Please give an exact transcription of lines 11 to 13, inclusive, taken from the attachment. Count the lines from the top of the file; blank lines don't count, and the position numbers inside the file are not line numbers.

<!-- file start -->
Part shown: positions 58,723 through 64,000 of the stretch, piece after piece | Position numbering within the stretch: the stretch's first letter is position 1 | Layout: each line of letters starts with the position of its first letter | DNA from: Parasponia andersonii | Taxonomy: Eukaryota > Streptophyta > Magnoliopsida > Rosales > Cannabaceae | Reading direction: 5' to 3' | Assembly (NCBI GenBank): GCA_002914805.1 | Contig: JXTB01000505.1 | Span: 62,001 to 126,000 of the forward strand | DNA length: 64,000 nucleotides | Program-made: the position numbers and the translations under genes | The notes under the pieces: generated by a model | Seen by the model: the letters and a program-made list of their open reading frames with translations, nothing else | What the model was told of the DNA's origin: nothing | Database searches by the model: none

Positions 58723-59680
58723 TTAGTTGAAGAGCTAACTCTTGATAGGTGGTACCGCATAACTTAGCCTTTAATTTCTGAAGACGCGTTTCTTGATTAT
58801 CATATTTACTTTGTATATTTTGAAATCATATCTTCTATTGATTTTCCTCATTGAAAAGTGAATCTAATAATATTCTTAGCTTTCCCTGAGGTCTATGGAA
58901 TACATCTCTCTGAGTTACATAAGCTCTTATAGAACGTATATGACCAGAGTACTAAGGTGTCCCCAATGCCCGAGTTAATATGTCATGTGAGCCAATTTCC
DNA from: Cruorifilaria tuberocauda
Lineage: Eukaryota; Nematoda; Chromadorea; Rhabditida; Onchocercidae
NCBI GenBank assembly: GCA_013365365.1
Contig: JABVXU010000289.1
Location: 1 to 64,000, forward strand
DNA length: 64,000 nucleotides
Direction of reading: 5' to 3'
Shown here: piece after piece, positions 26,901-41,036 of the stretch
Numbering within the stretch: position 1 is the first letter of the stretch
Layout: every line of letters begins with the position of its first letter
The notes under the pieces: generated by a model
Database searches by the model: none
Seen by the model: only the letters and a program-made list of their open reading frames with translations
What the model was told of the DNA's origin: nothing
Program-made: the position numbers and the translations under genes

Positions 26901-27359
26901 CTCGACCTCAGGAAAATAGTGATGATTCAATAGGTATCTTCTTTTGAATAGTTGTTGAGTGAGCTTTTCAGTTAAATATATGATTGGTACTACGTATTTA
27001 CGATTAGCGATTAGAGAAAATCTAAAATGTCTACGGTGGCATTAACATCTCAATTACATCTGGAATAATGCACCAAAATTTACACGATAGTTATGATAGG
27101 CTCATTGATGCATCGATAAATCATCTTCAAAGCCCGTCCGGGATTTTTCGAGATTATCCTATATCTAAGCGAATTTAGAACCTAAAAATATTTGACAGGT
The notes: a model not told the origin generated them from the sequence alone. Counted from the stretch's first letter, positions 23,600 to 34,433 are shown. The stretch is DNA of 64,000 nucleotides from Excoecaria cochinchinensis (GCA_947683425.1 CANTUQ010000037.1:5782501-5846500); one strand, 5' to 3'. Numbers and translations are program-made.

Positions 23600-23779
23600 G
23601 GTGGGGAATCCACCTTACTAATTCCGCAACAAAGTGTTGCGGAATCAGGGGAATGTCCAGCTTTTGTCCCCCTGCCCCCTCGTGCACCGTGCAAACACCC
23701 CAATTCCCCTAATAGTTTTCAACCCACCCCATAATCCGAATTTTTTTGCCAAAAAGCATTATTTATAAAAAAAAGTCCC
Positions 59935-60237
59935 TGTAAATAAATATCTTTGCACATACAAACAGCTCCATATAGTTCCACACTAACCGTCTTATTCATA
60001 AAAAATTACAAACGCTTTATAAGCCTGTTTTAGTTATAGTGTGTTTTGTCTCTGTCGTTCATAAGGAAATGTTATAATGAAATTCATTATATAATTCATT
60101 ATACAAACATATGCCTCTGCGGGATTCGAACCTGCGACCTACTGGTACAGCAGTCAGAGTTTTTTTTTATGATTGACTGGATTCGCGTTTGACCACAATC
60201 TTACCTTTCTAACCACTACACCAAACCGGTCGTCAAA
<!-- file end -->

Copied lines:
DNA length: 64,000 nucleotides
Direction of reading: 5' to 3'
Shown here: piece after piece, positions 26,901-41,036 of the stretch